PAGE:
13
Apr
19

“I had absolutely no interest in being somebody else’s muse. I am not a muse. I am the somebody. End of fucking story.”CBR11 Review 16.

UnknownDaisy Jones and the Six is another recent Reese Witherspoon Book Club pick, and so far, my track record has been pretty decent with Reese’s picks.

Imagine if all of the members of Fleetwood Mac – as well as their producers, spouses, accountants, and friends — sat down and talked to a journalist, providing an oral history of everything that had ever happened to them. Imagine the amount of drugs and sex and backstabbing and inter-band politics that would be mixed in with brilliant songwriting and raw talent and love and hatred and jealousy. That’s what we have with Daisy Jones and The Six. According to Wikipedia, the time between the records Fleetwood Mac and Tusk were very similar to the fictional time that this book covers:

“In 1976 the band was suffering from severe stress. With success came the end of John and Christine McVie’s marriage, as well as Buckingham and Nicks’ long-term romantic relationship. Fleetwood, meanwhile, was in the midst of divorce proceedings from his wife, Jenny. The pressure on Fleetwood Mac to release a successful follow-up album, combined with their new-found wealth, led to creative and personal tensions which were allegedly fuelled by high consumption of drugs and alcohol.[39]

The band’s eleventh studio album, Rumours (the band’s first release on the main Warner label after Reprise was retired and all of its acts were reassigned to the parent label), was released in the spring of 1977. In this album, the band members laid bare the emotional turmoil they were experiencing at the time. Rumours was critically acclaimed and won the Grammy Award for Album of the Year in 1977.”

We follow The Six from their days as a wedding band, to their climb to fame adding ingénue Daisy Jones as a co-lead singer, up until their shocking breakup when they were the most popular band in the world.

And here’s the deal. While I found the story itself quite interesting and entertaining, I really disliked almost every single character**. But hey, I guess that’s just Rock and Roll.

**I kind of liked Eddie and Pete the best. Eddie complained constantly, but his complaints were almost always valid. He seemed like he was the only guy in the band who stayed true to himself. And his brother, Pete? He only had one line of dialogue in the entire story. He’s happy with his life now and content to let the past stay behind him.

Billy Dunne and Daisy Jones were so selfish and hung up on themselves, I didn’t really care what happened between them. Their lack of awareness and their annoyance with the rest of the band attempting to contribute to the artistic process was so grating. Billy loves Camilla but also loves Daisy. Billy also loves drugs and sex and tequila. Camilla trusts Billy, because she’s a manic pixie dream wife. And Daisy hates everyone – including Billy – but she loves Billy so much she can’t stay off drugs and DOES ANYONE UNDERSTAND HOW ALONE SHE IS?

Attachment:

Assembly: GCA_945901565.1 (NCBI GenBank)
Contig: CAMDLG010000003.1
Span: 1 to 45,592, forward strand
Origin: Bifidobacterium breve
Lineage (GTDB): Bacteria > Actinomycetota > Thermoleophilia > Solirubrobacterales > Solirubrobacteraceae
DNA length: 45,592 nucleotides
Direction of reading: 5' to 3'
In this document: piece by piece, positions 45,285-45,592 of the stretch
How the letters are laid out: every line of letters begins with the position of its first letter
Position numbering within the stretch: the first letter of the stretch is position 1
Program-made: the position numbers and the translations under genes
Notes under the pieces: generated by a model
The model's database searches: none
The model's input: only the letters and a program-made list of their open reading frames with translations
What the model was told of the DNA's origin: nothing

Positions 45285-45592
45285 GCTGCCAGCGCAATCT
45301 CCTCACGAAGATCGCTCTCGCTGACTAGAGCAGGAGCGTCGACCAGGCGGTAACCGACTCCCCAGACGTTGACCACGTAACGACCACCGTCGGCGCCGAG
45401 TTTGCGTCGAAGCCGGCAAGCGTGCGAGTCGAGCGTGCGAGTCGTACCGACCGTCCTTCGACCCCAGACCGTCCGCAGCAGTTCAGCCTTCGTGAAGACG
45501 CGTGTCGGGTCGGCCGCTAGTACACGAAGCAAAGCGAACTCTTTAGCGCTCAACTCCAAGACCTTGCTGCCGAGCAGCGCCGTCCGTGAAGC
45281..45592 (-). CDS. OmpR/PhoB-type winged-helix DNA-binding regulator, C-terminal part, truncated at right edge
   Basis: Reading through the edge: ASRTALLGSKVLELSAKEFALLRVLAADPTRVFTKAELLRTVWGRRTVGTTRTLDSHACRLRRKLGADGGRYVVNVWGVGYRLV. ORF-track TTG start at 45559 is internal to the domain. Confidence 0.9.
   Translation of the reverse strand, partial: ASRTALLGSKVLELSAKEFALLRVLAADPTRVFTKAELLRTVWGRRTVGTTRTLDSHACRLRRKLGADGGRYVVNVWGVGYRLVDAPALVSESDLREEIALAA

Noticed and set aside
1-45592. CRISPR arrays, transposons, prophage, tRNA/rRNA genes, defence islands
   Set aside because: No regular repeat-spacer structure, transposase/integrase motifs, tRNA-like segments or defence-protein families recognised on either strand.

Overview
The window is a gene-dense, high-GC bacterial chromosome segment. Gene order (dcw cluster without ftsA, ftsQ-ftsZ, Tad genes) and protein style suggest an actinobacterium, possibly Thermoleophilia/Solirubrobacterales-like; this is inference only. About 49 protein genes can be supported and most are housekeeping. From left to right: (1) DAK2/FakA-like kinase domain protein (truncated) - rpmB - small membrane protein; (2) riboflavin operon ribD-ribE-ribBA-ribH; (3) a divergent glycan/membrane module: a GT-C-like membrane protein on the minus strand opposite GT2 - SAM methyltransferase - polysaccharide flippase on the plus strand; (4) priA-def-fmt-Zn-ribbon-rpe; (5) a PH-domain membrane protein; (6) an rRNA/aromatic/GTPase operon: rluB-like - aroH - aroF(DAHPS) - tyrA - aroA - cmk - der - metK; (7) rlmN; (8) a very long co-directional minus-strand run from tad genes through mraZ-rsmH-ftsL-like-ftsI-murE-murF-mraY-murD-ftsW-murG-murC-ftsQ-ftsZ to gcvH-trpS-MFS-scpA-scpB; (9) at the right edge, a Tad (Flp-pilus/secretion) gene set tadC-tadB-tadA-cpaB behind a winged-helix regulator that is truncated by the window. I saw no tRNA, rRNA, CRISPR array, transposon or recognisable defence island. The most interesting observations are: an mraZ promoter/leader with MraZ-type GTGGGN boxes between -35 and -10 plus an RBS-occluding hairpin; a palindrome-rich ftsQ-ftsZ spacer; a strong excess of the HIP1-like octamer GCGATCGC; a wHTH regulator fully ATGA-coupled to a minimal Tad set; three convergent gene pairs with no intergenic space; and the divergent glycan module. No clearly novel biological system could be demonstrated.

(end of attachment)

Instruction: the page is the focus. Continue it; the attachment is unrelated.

At least Daisy had Simone. Everyone should have a friend like Simone. Someone who will fly around the world to make sure you are ok if you don’t sound right on the phone. Someone who will make you know that she is always thinking of you, even if you aren’t thinking about her. Someone that will pack your suitcase and physically remove you from a toxic situation. That’s a great friend. And I never quite got what Daisy did to deserve that sort of devotion from Simone, but the author told us that she did, so she did. By the way, as a disco queen, in my mind, Simone totally looked like this, but a brunette:

I was way more interested in the background members of the band than in the two leads. Billy’s brother, Graham, and the keyboardist Karen had a secret affair that lasted for years, and only ended after they realized they didn’t both want the same things for their futures. As mentioned above, Pete and Eddie were interesting brothers – one who complained about everything and one who didn’t see the point in complaining about anything. Warren the drummer seemed sensible as well. He knew fame was fleeting, and tried to have as much fun as possible while he could. He even married a movie star, and stayed married to her, which says a lot about his character. Warren talked a lot about his mustache.

But even though I didn’t like Billy or Daisy, I still enjoyed reading (or, in this case, listening to) their story, their ups and downs, and mostly about the world of rock and roll in the 1970s.

I listened to the audiobook for this, and it was presented with a full cast of voice actors. Benjamin Bratt and Judy Greer were terrific as Graham and Karen, and made them so relatable and real. Pablo “Pornstache” Schriber was pretty good as Billy, and Jennifer Beals brought a rough edge to Daisy. At times while listening I found myself reaching for my Spotify account, ready to look up some of the songs they talk about in the book. The narrators were so convincing I had forgotten that this was fiction. So instead, I listened to some old Fleetwood Mac, the records that I knew were simmering with lust and hatred and love and anger for Stevie and Lyndsey.

 

 


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